Pregnancy sometimes raises women’s fear of being exposed to very dangerous situations, which may affect the mother and the child negatively.
“It is important to know that the majority of women have a successful pregnancy,” says Thaddeus Waters, M.D., maternal-fetal medicine specialist at Rush. “There may be challenges for some along the way, and may require additional evaluations and follow-up care, but even women with the most complex problems have healthy pregnancy and children.
Research shows that 8% of all pregnancies are high-risk. Here are five common health conditions that are often a factor in high-risk pregnancies and ways to manage them to ensure a successful pregnancy and delivery.
High blood sugar during pregnancy can increase a woman’s risk of developing type 2 diabetes or obesity, and it also increases the chance of a baby being delivered by caesarean section. There is also a higher risk of birth defects, premature birth, stillbirth and gigantism, a condition in which a baby is born much larger than usual.
To help manage diabetes during pregnancy, Waters stresses the importance of consulting a doctor as soon as you decide to become pregnant.
“Your doctor can help you control your blood sugar levels and make adjustments to your medications as needed. They can also check and treat other health-related complications due to diabetes, such as eye, heart or kidney disease, which may also affect pregnancy.”
Other best practices to consider before becoming pregnant include following a healthy meal plan, staying active, and taking insulin as directed by your doctor.
Overweight pregnant women tend to work longer, and their providers may have difficulty monitoring the baby during labour. This can increase the chance of having a cesarean delivery. Obesity during pregnancy can also lead to other health problems, including gestational diabetes, preeclampsia (high blood pressure during pregnancy) and sleep apnea.
Babies of pregnant women who are overweight can be at risk of birth defects, gigantism, premature birth and stillbirth.
Waters stresses that losing weight before pregnancy can help reduce the risk of problems caused by obesity.
“By getting regular exercise and working with a dietitian, you can help improve your overall health and pave the way for a healthier pregnancy,” he says.
The most common problem in women with high blood pressure is related to baby growth, or intrauterine growth restriction, which may contribute to an increased risk of stillbirth.
In addition, women with a history of high blood pressure are at greater risk of developing pre-eclampsia, a potentially dangerous condition that can lead to complications for both mother and baby. Studies show that preeclampsia occurs in about one in 25 pregnancies.
“Most women who are at risk for pre-eclampsia will not have a serious condition, but the unpredictability and fear of what could happen is a challenge,” says Waters. “Health providers can help manage high blood pressure and the problems associated with it.”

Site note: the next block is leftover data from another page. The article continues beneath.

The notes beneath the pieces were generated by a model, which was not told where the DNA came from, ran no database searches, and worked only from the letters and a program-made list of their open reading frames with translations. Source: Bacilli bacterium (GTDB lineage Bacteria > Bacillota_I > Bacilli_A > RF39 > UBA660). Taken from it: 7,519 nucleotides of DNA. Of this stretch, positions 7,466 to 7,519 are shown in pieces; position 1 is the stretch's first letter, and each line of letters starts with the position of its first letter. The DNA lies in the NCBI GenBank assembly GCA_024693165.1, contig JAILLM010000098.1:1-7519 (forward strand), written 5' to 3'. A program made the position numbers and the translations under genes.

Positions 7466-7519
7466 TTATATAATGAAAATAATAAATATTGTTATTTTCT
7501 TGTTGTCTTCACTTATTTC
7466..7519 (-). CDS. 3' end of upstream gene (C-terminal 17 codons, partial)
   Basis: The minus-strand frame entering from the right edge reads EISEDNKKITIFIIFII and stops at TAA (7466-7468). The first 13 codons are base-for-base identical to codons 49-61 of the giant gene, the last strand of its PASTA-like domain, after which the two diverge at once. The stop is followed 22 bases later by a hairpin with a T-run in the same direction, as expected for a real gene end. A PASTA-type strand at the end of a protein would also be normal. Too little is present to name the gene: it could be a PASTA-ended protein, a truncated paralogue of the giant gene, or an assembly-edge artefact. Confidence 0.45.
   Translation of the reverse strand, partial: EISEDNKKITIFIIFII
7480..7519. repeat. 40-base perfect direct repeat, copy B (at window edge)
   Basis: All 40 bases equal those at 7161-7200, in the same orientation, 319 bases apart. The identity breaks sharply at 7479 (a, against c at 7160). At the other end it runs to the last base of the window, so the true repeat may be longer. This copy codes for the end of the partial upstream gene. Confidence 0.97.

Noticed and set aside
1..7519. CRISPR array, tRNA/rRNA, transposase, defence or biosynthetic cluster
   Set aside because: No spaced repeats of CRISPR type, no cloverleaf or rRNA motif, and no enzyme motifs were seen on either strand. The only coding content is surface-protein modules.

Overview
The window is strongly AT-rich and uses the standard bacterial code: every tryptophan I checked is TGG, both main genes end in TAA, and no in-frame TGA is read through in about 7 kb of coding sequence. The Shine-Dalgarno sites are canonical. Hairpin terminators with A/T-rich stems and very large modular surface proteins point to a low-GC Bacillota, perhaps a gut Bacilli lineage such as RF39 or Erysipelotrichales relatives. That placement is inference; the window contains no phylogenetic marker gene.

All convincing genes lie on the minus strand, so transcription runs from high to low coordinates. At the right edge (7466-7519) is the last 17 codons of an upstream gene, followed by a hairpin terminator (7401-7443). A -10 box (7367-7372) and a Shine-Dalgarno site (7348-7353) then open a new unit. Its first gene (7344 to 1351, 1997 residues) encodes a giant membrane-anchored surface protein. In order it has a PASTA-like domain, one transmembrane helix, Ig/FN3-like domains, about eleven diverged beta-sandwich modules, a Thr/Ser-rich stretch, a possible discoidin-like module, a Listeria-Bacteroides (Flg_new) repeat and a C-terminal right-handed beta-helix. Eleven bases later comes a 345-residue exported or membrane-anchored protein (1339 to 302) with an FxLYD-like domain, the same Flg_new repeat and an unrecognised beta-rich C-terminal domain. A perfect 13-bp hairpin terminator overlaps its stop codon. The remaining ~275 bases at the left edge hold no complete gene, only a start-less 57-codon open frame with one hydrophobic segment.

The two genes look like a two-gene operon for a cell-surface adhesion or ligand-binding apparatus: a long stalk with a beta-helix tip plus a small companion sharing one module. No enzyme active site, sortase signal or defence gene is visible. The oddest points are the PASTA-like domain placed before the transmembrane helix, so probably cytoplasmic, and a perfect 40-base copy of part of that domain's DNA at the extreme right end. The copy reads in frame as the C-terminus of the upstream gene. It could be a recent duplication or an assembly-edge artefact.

And if you’re pregnant and have high blood pressure, Waters notes that your care team will closely review and monitor your general health, including your history with high blood pressure and medications and other medical conditions, to help manage the effects.
Pregnancy that occurs at an advanced age can affect the health of the child, such as poor growth of the child and genetic problems, the most common of which is Down syndrome.
According to the American College of Obstetricians and Gynecologists, the risk of a pregnancy with Down syndrome is one in 353 for women who are 35 years old.
“As a woman gets older, the eggs she was born with also progress,” says Waters. “With each year, there is a slightly higher chance of a genetic problem in the baby. But there are ways to help assess this risk, such as working with a genetic counselor before planning a pregnancy.”
Women over age 35 are more likely to develop other pregnancy complications, such as gestational diabetes, high blood pressure or pre-eclampsia. For women under 35, there can be a chance of a high-risk pregnancy, but Waters says that depends on each woman’s distinct risk factors.
“Even if the mother does not have any related problems or history, there is still a small risk that the baby will have a genetic problem, an underlying structural problem, or any other concern with the baby that could increase the risk of pregnancy,” he added.
There was a common misconception in the past that women with epilepsy could not have a healthy pregnancy because it would be too risky. “This is simply not true in this day and age,” says Adriana Permo Oval, a neurologist at Rush, which specializes in the care of women with epilepsy.
In fact, according to the Epilepsy Foundation, more than 90% of women with epilepsy carry healthy babies.
Another concern for women with epilepsy is the control of seizures during pregnancy, which can cause risks to the baby, such as acute shock, hypoxemia (low blood oxygen level), fetal injury, intrauterine growth, premature birth and possible pregnancy loss.
However, recent research shows that with proper prenatal care for epilepsy, there is no increased risk of seizures during pregnancy or the immediate postpartum period.